Same Profession, Different Challenges

Overcoming the Hurdles Facing Men and Women in Massage

By Les Sweeney and Kristin Coverley
[Business Side]

Are you a male in the bodywork profession? Female? Perfect—this column’s for you! Les and Kristin explore the unique challenges facing both male and female therapists today.

It’s (Not) a Man’s Man’s Man’s World
Les Sweeney: In 1966, the year I was born, James Brown recorded “It’s a Man’s Man’s Man’s World,” a song that was characterized by Rolling Stone as “biblically chauvinistic” but nonetheless was ranked number 123 of the 500 greatest songs of all time (and later achieved true immortality when featured on the show Glee).
The massage therapy profession is not a man’s world. That is a common notion that has been expressed to me, and generally held, since the time I began working in the field in 1994. About one in six massage professionals are male, a number that has stayed fairly consistent over the past 20 years. Interestingly, when I look at our ABMP membership data, approximately 23 percent of therapists working at franchise massage clinics are male, while only 15 percent of members who do not work at franchise massage clinics are male.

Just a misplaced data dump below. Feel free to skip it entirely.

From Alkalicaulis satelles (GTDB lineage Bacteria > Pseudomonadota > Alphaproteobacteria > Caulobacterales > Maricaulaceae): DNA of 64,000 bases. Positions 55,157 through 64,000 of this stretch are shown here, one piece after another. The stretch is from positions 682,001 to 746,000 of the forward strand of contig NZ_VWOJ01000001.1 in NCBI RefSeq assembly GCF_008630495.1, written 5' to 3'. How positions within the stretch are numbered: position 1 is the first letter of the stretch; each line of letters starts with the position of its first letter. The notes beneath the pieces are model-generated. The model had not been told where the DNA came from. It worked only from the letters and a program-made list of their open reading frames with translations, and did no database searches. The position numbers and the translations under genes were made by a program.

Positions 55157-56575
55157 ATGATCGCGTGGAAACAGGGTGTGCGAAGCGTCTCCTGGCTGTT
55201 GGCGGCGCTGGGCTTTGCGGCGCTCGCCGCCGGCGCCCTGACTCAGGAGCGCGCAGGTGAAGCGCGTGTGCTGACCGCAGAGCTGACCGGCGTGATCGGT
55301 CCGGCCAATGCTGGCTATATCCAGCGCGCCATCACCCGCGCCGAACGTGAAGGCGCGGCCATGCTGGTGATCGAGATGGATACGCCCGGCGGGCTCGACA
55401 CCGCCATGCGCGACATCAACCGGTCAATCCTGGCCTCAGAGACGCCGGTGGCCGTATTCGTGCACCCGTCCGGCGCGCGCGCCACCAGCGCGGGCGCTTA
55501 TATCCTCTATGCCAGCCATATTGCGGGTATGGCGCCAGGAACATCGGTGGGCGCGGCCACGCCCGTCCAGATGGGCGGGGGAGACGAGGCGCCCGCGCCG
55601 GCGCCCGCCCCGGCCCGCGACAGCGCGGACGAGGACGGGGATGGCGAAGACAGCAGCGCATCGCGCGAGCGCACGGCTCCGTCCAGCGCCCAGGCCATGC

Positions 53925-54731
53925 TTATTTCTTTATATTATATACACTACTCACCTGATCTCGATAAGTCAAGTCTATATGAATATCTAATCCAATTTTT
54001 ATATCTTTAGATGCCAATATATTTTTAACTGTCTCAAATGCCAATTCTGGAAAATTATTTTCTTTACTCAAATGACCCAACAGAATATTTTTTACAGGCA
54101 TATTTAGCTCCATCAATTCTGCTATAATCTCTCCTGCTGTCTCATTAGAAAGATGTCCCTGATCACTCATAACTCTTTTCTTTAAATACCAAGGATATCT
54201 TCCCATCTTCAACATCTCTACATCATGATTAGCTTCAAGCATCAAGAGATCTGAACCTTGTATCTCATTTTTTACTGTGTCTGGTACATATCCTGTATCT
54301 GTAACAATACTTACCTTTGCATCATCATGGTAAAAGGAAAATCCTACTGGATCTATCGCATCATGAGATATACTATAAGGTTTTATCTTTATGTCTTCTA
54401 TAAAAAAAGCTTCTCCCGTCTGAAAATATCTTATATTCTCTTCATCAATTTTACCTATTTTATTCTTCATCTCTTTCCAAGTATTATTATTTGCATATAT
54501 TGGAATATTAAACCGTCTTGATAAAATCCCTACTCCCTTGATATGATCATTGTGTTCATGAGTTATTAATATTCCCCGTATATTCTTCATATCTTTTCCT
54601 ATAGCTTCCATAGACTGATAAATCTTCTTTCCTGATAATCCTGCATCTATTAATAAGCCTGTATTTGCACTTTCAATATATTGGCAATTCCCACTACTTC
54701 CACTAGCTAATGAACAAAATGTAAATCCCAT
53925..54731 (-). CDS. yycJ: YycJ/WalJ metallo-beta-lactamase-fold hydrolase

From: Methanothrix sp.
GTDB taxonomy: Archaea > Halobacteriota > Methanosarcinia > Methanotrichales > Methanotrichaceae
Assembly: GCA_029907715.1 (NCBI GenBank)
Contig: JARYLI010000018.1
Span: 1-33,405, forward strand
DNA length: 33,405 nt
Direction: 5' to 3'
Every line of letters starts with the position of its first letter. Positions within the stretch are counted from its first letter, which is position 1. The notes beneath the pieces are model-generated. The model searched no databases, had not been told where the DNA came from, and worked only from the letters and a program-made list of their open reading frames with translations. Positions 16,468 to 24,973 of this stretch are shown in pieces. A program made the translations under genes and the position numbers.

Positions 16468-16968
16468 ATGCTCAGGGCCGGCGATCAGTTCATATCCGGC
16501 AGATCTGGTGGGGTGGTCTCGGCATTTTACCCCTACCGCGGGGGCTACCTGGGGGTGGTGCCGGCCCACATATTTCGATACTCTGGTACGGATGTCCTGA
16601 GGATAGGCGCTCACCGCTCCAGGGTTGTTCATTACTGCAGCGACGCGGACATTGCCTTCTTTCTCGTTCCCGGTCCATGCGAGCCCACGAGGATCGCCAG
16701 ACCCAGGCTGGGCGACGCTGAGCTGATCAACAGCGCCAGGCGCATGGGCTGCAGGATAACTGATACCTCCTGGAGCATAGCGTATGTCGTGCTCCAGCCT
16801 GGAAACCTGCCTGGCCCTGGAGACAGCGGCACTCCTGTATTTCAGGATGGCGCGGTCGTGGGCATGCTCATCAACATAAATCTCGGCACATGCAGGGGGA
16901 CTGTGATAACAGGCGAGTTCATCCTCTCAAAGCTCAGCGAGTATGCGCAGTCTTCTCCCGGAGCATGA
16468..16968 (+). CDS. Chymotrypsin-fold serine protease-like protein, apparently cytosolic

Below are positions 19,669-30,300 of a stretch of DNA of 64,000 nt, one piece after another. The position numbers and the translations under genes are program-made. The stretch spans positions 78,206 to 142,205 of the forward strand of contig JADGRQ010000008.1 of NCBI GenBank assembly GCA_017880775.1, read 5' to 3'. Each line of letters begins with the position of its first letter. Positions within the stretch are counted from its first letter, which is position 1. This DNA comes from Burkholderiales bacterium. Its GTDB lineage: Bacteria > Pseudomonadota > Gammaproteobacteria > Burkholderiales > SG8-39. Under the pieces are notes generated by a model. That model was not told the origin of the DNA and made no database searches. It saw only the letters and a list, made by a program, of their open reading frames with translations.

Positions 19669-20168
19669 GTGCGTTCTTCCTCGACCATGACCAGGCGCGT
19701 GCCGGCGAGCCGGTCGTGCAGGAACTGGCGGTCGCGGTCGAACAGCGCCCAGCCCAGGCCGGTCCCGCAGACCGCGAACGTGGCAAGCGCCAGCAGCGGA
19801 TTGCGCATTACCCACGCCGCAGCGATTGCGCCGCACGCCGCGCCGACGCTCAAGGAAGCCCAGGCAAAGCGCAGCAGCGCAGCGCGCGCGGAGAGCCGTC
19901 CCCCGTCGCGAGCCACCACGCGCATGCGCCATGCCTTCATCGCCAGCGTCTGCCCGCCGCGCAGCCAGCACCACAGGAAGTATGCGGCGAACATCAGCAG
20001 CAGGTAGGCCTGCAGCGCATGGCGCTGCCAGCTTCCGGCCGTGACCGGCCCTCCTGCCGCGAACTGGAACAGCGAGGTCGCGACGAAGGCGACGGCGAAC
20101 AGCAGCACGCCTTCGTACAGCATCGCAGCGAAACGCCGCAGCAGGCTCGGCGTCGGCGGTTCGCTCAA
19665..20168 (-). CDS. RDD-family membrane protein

Which brings me to my thesis: massage is one of the few professions where men do not enjoy an advantage in the marketplace. In many other fields, men historically have dominated, set the ground rules, and, in general, skewed things to their own advantage. (Don’t believe me? Just ask women.) In massage, a higher percentage of males work in franchise clinics because (1) it is more difficult for males, on average, to establish and sustain an independent practice; and (2) working in a clinic provides a sense of security for males.
These statements might seem a bit strong, but I’m just reporting the facts here. Surveys show that female clients, on average, prefer a female therapist; male clients also prefer a female therapist. So, who’s left for us guys?
When I was in massage school, the only slight I probably received because I was male was when we partnered up—I think early in my schooling the women preferred to pair up with each other rather than get stuck with “the guy” (until they realized what an awesome therapist I was, he says humbly).
Now, this issue does not mean males cannot excel and have a successful career in massage and bodywork—actually the contrary. As I have told therapists for two decades, there is always room for one more good anything. The massage and bodywork profession is a mosaic—as evidenced by its name alone. Massage alone doesn’t cover it; where or how you receive your bodywork can be varied and unique. That’s what makes regulation so challenging: things aren’t standard. And who delivers the work is what defines the work as well.